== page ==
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Thursday, April 22, 2010

So ... You STILL want to be a painter?

     If I haven't bored you to death already with the last two posts, then this one might do the trick. ;)

    I promised to give you a few practical pointers in this post. This isn't meant to be an exhaustive list of A-Z of painting, it is really just a collection of 'things' that I would tell you if you bought me a coffee (imagine what I might tell you if you bought me a good single malt!) and said "Hey ... tell me some of the stuff you've learned in your journey so far." Here are my thoughts ... but first read the fine print.
    (Fine Print: I am self taught, have never taken an art course in my life and I DON'T know what the hell I'm doing pretty much most of the time. I just do what I do because it seems to work for me. This is NOT professional advice, it's just my own random thoughts, beliefs and things that seem to work for me scrawled down in a very haphazard, hail fellow well met and unprofessional way. Take EVERYTHING I say with a healthy pinch of salt, two disprin and call me in the morning. As with anything you hear from another painter, try what I say, see if it works for you and either use it or don't and move on. I learn something new with every painting I do, and stuff I believe to be "right" today is bound to be shown up as completely wrong tomorrow.)

    Right ... with that out the way I can start bending your proverbial ear.

    These are some of the things that would have been helpful to know when I started my painting journey, some things that I believe to be true, and some things I have picked up along the way.

    You could substitute that sub heading with "try and know your shit". If you are going to paint something, at least know what it looks like. Sure, decide to break the natural law and paint what you feel, manipulate it, distort it whatever, by all means, but do it with intent, know how it should look and behave and know why you didn't do it that way. If you try and paint something as you see it and don't get it right, passing it off as an "effect" is as transparent as the turps you are cleaning your brush in ... people will see you for the hack you are and you will be laughed and pointed at. You don't need that. Do your homework. Understand your subject, and understand the science of colour you are going to use to render it. Doing this is a sure fire way of keeping your standards high and your progression constant. We have Google ... there is no excuse.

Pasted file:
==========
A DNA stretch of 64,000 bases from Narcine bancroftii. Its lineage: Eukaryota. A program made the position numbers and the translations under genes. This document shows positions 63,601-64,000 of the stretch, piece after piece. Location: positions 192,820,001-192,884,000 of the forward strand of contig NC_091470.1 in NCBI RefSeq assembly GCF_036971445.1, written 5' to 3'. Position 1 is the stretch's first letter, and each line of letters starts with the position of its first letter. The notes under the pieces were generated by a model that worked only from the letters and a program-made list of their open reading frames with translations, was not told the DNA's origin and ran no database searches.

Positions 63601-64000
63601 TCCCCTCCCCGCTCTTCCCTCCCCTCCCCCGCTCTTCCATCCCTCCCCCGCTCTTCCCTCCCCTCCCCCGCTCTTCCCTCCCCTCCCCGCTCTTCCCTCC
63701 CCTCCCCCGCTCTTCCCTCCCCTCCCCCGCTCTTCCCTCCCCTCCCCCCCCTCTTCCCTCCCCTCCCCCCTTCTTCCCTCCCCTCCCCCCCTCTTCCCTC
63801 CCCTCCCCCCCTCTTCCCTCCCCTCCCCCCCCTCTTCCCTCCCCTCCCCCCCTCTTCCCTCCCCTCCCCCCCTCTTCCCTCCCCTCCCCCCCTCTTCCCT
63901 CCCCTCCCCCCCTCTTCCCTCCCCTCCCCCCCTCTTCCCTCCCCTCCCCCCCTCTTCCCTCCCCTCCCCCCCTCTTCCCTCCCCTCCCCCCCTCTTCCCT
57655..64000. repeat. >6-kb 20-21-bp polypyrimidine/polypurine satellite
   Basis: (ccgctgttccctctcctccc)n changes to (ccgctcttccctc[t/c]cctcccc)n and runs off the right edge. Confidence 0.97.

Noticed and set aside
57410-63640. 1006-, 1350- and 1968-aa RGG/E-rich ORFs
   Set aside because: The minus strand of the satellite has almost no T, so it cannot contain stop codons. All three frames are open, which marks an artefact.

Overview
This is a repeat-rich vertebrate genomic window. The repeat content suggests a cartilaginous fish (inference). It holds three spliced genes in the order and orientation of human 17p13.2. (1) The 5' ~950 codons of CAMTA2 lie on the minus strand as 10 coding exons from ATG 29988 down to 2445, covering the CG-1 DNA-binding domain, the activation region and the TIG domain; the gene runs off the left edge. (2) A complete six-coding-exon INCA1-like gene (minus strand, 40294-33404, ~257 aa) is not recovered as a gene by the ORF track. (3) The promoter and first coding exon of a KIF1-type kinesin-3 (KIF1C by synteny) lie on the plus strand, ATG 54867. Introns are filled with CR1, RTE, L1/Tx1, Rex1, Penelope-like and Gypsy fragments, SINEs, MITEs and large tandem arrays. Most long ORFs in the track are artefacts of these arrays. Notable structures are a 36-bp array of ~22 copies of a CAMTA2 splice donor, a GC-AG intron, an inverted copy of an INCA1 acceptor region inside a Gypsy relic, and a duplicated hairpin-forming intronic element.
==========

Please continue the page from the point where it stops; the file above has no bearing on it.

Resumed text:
Understand colour
    Try to get away from it ... I dare you! You can run as fast as you can in the opposite direction from colour knowledge, it will still catch up to you and bite you in the tenders. If you don't understand colour you are as good as a deaf composer (I said a deaf composer, not the deaf composer ... you are not Beethoven!). Colour wheels are your friend ... learn them until you see them when you close your eyes. Seriously, I can't emphasise this enough ... its a pain in the butt, but understanding colour is one of the best things you can do to boost yourself forward. I tried to pretend it wasn't important  ... I failed. You can't paint monochrome for the rest of your life now can you? I would say learn from my mistakes, but you won't ... it's a pain, so you won't take the time to do it ... you will try to get by without it ... but read my imaginary lips, you will find that you need that knowledge and either learn it the hard way or the really hard way. ... and yes, I'm still learning it the really hard way.

    Become a good draughtsman
    Being able to draw is a real boon. If you can draw then you understand form, tone, perspective and proportion. These are all really useful weapons in your artistic arsenal. The thing about drawing that is even more beneficial than these, is it helps you understand light!

    Liz - Quick Concept Study Sketch (for family portrait painting)

    Paint with light, not colour
    I don't know how else to explain this. The reason you need to understand colour is that you need to know what colour to use to paint light ... how light touches things, how it wraps around things and bounces off things. I am convinced that the best painters paint light; not form, not colour ... light.

    Keep your brushes clean!